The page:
Jason Momoa talks Khal Drogo and stepping behind the camera | EW.com

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Jason Momoa on stepping behind the camera -- and saying goodbye to Khal Drogo

Road To Paloma

Sure, you loved Game of Thrones’ Khal Drogo. But at the end of the day, everyone’s favorite Dothraki warrior only really had a few things going for him—namely, that perpetually glistening upper body and his silent, terrifying intensity. (Okay, and some truly great eyeliner.)

Since exiting GoT in 2011, actor Jason Momoa has been busy proving that he can do more than grunt and kill—by acting, directing (both a feature and a commercial for the clothing brand Carhartt), producing and, yes, speaking English while fully clothed. In June, word broke that Momoa had reportedly snagged the role of Aquaman in DC’s Batman vs. Superman: Dawn of Justice, as well as a possible solo movie. (The casting has yet to be officially confirmed—but it’s worth noting that Momoa has been a lifeguard, a surfer, a Baywatch actor, and a marine biology major.) Momoa’s directing debut, Road to Paloma, premiered at the Portland Film Festival this week; he also starred in the film and brought it to the big screen with his own production company, Pride of Gypsies.

From self-produced indie passion projects to studio superhero franchises, Momoa is shaping up to be a serious player in Hollywood—and a more formidable force than Khal Drogo ever was. EW chatted with him about his new film and what’s coming next.

Road to Paloma explores the issue of Native American reservations, where legal loopholes allow non-natives to commit crimes like rape without any consequences. Why did you want to make a film about this?
The biggest thing is that I’m a father, and a husband, and a son, and a grandson. I’ve had the best group of women in my life—and if the law didn’t take care of them, what would you do? It’s one of those injustices that are happening right now, and to bring awareness to it is really what we wanted to do. My cowriter Robert [Homer Mollohan] found that 86 percent of the reported rapes were committed by non-natives—and that’s just reported. All of those cannot be taken to task in federal court, so they all get tossed out. And then as an actor and a director, what a great story to tell. We wanted to make a movie that wasn’t just about the revenge of it, or the chase. We wanted to make it about a man saying goodbye to his life.

Now that you’ve been behind the camera, do you think you’ll continue to act or direct—or both?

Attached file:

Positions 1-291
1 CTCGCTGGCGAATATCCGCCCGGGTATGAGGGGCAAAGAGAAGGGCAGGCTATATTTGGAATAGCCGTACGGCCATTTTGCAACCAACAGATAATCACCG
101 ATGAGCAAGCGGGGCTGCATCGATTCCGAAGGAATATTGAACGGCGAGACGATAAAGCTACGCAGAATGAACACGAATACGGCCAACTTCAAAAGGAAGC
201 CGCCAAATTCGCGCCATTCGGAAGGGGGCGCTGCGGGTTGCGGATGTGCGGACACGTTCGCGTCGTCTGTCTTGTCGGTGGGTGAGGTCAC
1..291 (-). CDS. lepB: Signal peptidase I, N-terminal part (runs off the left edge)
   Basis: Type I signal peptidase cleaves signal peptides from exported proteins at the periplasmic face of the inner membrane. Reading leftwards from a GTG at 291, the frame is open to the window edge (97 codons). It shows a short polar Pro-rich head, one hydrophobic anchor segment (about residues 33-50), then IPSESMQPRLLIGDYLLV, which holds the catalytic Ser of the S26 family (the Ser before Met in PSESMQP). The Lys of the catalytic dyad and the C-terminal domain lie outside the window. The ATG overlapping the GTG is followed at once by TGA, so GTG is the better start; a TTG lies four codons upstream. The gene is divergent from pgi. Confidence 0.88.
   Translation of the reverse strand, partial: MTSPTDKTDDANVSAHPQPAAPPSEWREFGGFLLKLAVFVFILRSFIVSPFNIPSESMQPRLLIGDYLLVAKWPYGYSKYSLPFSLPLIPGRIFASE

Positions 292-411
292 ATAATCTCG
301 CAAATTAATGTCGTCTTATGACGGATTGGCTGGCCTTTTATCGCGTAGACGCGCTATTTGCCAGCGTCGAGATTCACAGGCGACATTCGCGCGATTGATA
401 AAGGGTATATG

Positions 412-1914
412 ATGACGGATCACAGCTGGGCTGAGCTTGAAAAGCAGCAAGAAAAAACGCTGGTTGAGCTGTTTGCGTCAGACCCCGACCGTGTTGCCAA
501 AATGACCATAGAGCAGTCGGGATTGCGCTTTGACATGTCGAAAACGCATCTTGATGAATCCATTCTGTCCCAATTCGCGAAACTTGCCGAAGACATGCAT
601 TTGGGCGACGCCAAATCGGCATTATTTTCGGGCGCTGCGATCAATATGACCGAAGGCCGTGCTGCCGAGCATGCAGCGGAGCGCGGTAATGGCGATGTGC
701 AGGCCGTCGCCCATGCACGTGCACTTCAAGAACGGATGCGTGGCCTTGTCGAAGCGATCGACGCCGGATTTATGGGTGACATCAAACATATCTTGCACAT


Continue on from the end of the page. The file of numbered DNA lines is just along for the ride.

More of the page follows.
At the end of the day I love storytelling. There are roles that you do for money, and then there’s the ones that you have to do for your soul. There were just not enough things coming across my desk that were artistic enough, that I felt like I want my kids to see. I am an artist, and I was raised by artists. I want my kids to know that their father is proud of doing what he loves to do.vSo we started our own production company, named Pride of Gypsies. I have so many talented friends, and we were just like, “Sh–, let’s just go do it. Why do I have to wait for some sh—y script to come across my desk that I really don’t want to do?” Sitting by a fire telling a great story is really what it comes down to. You don’t need all these explosions and 3D and this and that.

What’s it like to work with so many of your friends?
I grew up in Iowa and on the smallest island in Hawaii, where your bosses care about you, they care about your family—you actually gave a sh– about going to work. And I like to translate that over to what I do. It can still get hard, but as long as you’re having fun and you love the people that are around you, I love that. It’s a family, and everyone’s invested into it.

Do you ever miss being on the Game of Thrones set, being around all those people you love?
Oh yeah. I’m really close with Dan [Weiss] and David [Benioff], Emiliam [Clarke], so I see them all the time. The door is always open.

Do you ever miss playing Khal Drogo, or wish you hadn’t been killed off?
[Laughs] No, it had to happen. But it’s definitely one of the greatest things I’ve ever done. It was a beautiful challenge and he was amazing—and on to the next.

So, what’s next?
I love the show I’m on right now, The Red Road. I just started Season 2. I get to speak English and wear clothes, so I’m pretty stoked. The next movie I’m making is a period piece and a drama, and it’s set in Kauai in the early 1800s. I don’t want to rush it. There’s a lot of good things happening right now, and I just need to wait for my name to get a little bigger. I’m just going to go practice my craft and do stuff that I want to do.

Why did you want to get into making commercials?
The problem with doing movies is it just takes so long. I want that instant gratification. I had talked to my partners and I was like, “What are the companies that we love?” I don’t want to get an agent to go and tell me how to get in there. I don’t want to just go like, “Hey I want to direct commercials,” and go do, you know, f–king shampoo ads or something like that.

Finally, can you confirm or deny that you’ve been cast as a certain trident-wielding superhero?
Well, I’m really excited for it [Batman vs. Superman] to come out in 2016, I’ll tell you that much. I’m really excited to see what is happening in that world.